History is a chamber of echoes, haunted by the ghosts of the past. Today, in the Pretoria suburb of Irene, President Jacob Zuma is fighting for his political life, in the face of a motion calling for him to step down.
The venue for this historic clash of wills is the St George’s Hotel, which is just a short drive away from the most famous building in Irene, the Smuts House.
In this rural homestead lived the philosopher-statesman, Jan Christiaan Smuts, who in 1913 was Minister of Defence and Finance in the Cabinet of Prime Minister Louis Botha.
In that same year, at a conference of the South African Party, a triumvirate of dissidents, known as the “Old Boers”, called for Smuts and Botha to step down.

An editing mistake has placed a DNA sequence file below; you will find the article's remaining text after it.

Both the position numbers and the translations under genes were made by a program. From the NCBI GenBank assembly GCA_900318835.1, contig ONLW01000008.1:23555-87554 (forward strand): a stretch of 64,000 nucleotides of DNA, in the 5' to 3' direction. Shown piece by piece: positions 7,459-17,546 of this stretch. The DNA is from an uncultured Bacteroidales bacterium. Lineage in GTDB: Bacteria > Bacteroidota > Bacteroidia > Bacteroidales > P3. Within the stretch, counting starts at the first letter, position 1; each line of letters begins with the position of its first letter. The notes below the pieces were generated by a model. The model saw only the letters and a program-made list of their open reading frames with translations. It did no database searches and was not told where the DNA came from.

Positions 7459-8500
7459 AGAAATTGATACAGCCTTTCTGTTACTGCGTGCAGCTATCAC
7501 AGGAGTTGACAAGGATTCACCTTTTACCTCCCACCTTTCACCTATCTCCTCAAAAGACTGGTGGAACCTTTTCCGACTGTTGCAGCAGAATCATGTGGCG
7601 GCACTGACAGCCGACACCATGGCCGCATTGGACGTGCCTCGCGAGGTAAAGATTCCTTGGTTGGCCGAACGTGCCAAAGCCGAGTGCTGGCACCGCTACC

The divisions in the governing party were deep and fierce. Botha and Smuts survived the vote of no confidence by the skin of their teeth, and the Old Boers stormed out of the conference.
They would go on to form a new party that would eventually dominate South African politics and forever change the course of this country’s history. The National Party.
The Smuts House, which is well worth a visit if you are ever in the area, has long had a reputation for being haunted, especially in a room called the Donkerkamer. The Dark Chamber.
Who knows what secrets lurk in the rooms where politicians gather to talk and to fight. One way or another, history will be made, again, in Irene today.